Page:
49) py-libensemble-0.5.2-gcc-9.2.1-2y6w4fa 
50) strumpack-3.3.0-gcc-9.2.1-3dqkcwf 
51) tasmanian-7.0-gcc-9.2.1-kdpehwk 
52) xsdk-0.5.0-gcc-9.2.1-pkcmcs3

xSDK 0.5.0 platform testing

xSDK 0.5.0 has been updated/fixed on a regular basis on various workstations (and more)

In collaboration with ALCF, NERSC, and OLCF xSDK packages are tested on key machines at these DOE computing facilities.

  • ALCF: Theta: Cray XC40 with Intel compilers [in KNL mode]
    • Theta front end nodes use Xeon processors and the compute nodes use KNL processors. Due to this difference – usually the builds on the compile/front-end nodes are done in cross compile mode – this does not work well with  all xSDK packages.  Hence xSDK build on Theta compute nodes.
    • build the packages on the compute node – by allocating a long enough 1 node job (if possible – say 24h) and run the following script
      #!/bin/bash -x
      module remove darshan
      module remove xalt
      module load cce
      module load intel/
      module load gcc/7.3.0
      aprun -cc none -n 1 python /home/balay/spack/bin/spack install -j16 xsdk ^dealii~adol-c~p4est
    • Relevant .spack config files for this build are at:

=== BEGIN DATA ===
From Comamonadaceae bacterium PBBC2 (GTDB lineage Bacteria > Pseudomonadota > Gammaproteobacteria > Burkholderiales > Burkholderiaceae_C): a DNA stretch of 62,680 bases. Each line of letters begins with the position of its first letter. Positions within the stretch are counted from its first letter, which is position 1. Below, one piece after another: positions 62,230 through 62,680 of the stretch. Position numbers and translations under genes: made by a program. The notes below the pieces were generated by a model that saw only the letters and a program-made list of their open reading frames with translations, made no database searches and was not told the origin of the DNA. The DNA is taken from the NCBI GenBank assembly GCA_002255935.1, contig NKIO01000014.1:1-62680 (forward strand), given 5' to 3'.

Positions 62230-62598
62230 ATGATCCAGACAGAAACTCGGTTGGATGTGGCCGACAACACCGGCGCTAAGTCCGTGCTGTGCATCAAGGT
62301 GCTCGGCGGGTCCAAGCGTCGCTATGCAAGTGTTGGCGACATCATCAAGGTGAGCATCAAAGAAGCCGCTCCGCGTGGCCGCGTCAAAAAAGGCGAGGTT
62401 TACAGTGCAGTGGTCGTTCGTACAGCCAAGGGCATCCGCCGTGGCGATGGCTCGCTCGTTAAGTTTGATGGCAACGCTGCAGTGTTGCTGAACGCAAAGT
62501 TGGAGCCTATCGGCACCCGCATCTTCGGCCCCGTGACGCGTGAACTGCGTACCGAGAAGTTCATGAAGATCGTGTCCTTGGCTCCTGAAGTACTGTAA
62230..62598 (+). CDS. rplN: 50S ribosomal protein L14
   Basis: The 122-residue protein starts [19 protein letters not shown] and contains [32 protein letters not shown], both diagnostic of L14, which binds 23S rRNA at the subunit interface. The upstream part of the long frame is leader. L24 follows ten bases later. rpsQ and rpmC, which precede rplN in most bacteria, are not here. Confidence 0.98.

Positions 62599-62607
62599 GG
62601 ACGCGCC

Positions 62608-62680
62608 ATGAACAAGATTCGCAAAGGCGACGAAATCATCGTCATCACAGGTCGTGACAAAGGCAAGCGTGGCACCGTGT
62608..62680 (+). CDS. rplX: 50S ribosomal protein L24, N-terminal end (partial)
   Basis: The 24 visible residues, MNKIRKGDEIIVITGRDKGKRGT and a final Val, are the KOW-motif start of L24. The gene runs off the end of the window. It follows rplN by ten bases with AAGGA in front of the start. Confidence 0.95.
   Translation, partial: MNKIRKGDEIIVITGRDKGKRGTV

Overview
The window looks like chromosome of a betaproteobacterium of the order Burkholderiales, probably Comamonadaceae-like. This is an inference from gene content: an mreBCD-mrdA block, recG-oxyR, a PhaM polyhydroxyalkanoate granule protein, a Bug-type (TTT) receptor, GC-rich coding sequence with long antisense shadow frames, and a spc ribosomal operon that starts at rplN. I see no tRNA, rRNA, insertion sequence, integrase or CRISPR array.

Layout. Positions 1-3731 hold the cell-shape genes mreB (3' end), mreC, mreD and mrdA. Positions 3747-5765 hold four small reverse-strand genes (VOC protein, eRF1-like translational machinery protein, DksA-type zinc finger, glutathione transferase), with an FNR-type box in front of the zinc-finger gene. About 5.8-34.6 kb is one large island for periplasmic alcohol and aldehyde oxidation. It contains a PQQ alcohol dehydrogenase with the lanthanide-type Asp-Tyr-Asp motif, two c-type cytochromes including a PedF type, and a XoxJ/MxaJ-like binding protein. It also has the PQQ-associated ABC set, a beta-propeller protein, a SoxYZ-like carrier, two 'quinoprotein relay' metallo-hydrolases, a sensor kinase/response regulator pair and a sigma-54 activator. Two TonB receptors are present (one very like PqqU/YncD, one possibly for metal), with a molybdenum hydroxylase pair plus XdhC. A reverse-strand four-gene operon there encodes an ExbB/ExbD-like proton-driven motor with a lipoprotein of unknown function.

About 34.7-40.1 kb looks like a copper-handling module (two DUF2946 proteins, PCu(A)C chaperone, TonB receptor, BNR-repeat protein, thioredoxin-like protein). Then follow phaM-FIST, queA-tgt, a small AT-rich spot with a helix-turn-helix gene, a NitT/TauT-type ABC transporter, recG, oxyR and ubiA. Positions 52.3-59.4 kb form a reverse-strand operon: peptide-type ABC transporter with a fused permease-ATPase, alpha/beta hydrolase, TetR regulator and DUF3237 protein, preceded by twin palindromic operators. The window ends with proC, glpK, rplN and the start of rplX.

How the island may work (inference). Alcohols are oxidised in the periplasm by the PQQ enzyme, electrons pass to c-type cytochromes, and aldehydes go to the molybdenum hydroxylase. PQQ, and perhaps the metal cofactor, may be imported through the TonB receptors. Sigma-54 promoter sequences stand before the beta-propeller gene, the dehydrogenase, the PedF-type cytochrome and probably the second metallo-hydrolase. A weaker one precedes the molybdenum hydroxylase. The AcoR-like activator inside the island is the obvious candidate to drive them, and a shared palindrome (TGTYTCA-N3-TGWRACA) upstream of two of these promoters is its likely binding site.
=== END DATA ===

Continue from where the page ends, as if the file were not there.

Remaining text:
cray-cnl6-mic_knl / intel@
  • NERSC: Cori: Cray XC40 with Intel compilers [in Haswell mode]
    • build packages on the compile/fronet-end node with:
      module remove altd darshan
      spack install -j8 xsdk
    • Relevant .spack config files for this build are at:
      cray-cnl7-haswell / intel@
  • OLCF:Summit: IBM POWER9 with IBM, GNU, and PGI compilers
    • Building with GCC is possible for both GCC 7 and 8 but there are limitations on the jobs on the login node that make only 16 GiB available for a single user. Some packages inside xSDK fail because of it. This can be circumvented by submitting a job to the batch queue. An example LSF submission file looks like this:
      #BSUB -P <project_code>
      #BSUB -W 2:00
      #BSUB -nnodes 1
      #BSUB -alloc_flags smt4
      #BSUB -J xsdk-cuda
      #BSUB -o xsdk-cuda.%J
      #BSUB -e xsdk-cuda.%J
      export SPACK_ROOT
      export PATH
      module unload xalt
      module load gcc/8.1.1
      module load spectrum-mpi/
      cd $SPACK_ROOT
      spack install xsdk # add +cuda to build packages with CUDA support
    • Building xSDK with IBM XL is possible but many constituent packages have issues for the XL compiler suite and must be disabled with a Spack invocation:
      spack install xsdk%xl~trilinos~butterflypack~dealii~omega-h~phist~precice~libensemble~strumpack~slepc~tasmanian^netlib-lapack
    • The relevant  configuration files that reside in $HOME/.spack  are available in summit directory.